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Albrighton
Weston Park
Sunday 21st January 2006
by Arthur Shone
photos by Graham Fisher

Sunday’s Albrighton Hunt meeting at Weston Park produced an excellent days racing. With the exception of the Members contest, there were good fields and the modest crowd had plenty to cheer on a very cold afternoon. If the rest of the 2007 season in the North West is as good as the opener then point-to-point enthusiasts are in for a real treat. The fact that this meeting took place at all was down to all the hard work that the Albrighton clerk of the course, Martin Kemp and his team, had put into getting the course raceable. It seemed strange watching the horses and riders racing right handed after they had raced the opposite way since 1983. The run in was only about 80 yards, there was no jam stick but two poles about the height of Rugby posts signalled the finishing line, but I am sure we will all get used to the new lay out of the track.

Richard Burton, the National and Area champion rider had a very mixed day in the saddle. He was aboard the Sheila Crow Kong King in the Restricted, who was backed off the boards. However the Classic Cliché gelding whipped round at the start and refused to race, which resulted in a huge groan from the crowd. The race was won in good style by Coppingers Court, who beat Port Salon readily by 7 lengths under a very confident ride from Adrian Wintle with Tip Away a further 5 lengths away in third. The winner is trained at Handley Swan by Andy Hobbs and owned by a syndicate of 6 people from the Cheltenham area called the Three Counties Racing Partnership; the syndicate also own Royal Hector and Scarface under rules, the former has won seven races and the latter two.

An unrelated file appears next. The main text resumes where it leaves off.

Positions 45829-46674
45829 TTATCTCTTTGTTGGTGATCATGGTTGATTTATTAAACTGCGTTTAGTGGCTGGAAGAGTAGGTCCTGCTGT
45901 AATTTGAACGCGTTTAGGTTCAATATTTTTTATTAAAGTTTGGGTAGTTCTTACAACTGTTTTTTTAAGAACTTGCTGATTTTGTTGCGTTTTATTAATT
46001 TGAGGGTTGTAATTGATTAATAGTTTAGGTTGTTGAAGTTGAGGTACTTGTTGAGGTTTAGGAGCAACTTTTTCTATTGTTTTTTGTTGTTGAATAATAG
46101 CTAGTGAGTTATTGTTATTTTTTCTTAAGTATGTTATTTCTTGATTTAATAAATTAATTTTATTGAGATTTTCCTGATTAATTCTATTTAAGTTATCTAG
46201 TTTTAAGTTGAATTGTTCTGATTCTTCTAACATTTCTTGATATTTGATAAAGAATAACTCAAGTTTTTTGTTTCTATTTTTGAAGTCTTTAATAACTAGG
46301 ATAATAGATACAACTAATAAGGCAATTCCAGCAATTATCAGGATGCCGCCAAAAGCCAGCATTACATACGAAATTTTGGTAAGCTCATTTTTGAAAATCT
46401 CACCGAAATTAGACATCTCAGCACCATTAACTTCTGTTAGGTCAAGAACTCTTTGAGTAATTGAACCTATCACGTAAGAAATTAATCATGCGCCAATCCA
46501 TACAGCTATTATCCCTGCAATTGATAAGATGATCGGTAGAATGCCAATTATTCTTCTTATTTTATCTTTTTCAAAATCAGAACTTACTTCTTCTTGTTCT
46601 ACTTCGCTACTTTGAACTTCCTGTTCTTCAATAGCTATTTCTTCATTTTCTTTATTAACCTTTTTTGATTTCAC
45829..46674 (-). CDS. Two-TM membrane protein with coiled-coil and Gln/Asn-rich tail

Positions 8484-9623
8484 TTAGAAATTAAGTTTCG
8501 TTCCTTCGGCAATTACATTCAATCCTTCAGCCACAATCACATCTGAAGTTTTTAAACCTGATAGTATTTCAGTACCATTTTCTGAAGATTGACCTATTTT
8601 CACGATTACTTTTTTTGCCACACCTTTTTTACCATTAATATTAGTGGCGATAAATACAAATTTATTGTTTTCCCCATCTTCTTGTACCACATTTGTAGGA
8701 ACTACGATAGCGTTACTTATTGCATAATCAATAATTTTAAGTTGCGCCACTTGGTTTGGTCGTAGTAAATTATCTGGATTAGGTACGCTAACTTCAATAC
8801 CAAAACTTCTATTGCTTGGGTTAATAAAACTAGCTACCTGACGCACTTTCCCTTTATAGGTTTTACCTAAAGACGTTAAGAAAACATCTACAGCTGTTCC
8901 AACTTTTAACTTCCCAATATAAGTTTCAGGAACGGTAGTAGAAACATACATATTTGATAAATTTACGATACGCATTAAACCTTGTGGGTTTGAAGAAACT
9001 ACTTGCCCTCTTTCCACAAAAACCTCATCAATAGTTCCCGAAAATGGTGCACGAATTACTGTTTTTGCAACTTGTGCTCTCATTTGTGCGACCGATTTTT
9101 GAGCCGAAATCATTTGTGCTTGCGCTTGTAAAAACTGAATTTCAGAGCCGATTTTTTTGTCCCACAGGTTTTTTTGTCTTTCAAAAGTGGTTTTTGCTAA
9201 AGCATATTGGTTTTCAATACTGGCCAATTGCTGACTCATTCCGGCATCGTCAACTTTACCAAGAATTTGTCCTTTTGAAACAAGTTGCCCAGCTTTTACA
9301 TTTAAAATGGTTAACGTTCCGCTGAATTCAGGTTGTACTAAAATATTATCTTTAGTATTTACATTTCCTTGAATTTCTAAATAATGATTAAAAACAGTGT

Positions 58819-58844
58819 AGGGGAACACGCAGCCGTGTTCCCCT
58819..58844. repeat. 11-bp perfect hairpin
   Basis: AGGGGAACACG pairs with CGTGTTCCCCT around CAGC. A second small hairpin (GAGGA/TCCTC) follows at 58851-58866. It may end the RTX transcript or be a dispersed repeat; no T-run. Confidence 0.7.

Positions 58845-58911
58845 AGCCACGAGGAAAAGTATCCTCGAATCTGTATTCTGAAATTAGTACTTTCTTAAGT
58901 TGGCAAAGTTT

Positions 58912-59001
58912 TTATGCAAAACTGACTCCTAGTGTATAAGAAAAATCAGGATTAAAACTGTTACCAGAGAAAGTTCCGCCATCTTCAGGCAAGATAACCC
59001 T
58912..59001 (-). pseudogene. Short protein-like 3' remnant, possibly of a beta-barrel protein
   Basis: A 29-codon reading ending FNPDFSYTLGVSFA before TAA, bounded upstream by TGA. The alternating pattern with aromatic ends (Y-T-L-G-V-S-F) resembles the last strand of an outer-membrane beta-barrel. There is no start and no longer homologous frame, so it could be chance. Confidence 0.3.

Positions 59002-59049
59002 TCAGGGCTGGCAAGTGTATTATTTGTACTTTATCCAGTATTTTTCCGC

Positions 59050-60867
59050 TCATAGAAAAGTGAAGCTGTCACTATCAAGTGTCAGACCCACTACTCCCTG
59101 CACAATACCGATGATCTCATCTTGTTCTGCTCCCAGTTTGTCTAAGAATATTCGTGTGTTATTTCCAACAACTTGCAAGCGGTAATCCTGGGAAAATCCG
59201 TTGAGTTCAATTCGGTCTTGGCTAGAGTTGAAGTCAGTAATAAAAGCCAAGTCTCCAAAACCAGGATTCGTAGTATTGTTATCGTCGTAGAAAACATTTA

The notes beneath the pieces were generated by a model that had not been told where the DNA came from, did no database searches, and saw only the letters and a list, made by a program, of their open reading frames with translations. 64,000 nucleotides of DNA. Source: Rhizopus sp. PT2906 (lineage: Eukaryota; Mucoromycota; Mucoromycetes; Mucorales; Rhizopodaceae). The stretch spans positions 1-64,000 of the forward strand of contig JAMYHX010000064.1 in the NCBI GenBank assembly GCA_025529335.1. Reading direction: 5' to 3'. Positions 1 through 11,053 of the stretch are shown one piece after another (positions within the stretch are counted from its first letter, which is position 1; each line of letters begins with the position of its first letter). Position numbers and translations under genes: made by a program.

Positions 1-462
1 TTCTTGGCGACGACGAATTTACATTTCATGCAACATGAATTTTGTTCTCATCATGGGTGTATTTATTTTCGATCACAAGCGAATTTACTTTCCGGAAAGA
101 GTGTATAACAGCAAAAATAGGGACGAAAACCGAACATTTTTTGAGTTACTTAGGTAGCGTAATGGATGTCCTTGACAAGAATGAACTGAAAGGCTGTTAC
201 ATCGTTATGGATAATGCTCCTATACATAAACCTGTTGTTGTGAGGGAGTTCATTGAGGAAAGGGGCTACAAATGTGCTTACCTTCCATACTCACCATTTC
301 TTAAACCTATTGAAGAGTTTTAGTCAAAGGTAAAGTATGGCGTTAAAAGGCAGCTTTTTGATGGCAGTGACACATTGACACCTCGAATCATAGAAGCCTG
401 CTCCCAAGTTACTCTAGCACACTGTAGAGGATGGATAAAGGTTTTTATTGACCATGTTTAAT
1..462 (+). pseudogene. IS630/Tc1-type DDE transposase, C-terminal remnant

Adrian Wintle scores a double on Coppingers Court in the Restricted

Adrian Wintle completed a double after partnering Abbey Days to a two length success from Tom’s Prize in the Men’s Open. Unfortunately the winner was dismounted after the line as he appeared to be lame just before the post. However his Shobdan handler Steve Flook was much more upbeat about his charge afterwards. He said, “I have had a good look at him and it does not appear to be tendon damage. He knocked himself on a couple of fences and is a bit sore but hopefully he should be ok. He will have one more run in a hunter chase and he will then be aimed at the Cheltenham Foxhunters at the Festival. I also hope to run Beauchamp Oracle in the same race at Cheltenham.”


Abbey Days and Adrian Wintle go clear two out in the Mens Open

Andy Hobbs completed a double when Emma’s Boy won a very incident packed division one of the Maiden. The winner won a thriller by half a length under Adam Brown beating China Chase under Adrian Wintle in the final couple of strides to win by half a length. The winner is owned by the riders mother Maria Brown from Ledbury. Hobb’s charge was a very fortuitous winner as History Master was a distance clear under Paul Tolman with the race at his mercy only to fall at the second last. In the same race Burtie was on the red hot favourite Master Of The ward from the Ginger McCain yard, but the combination got no further than the second fence when his mount refused.


Clear leaders History Master and Paul Tolman part company two out in the Open Maiden Div1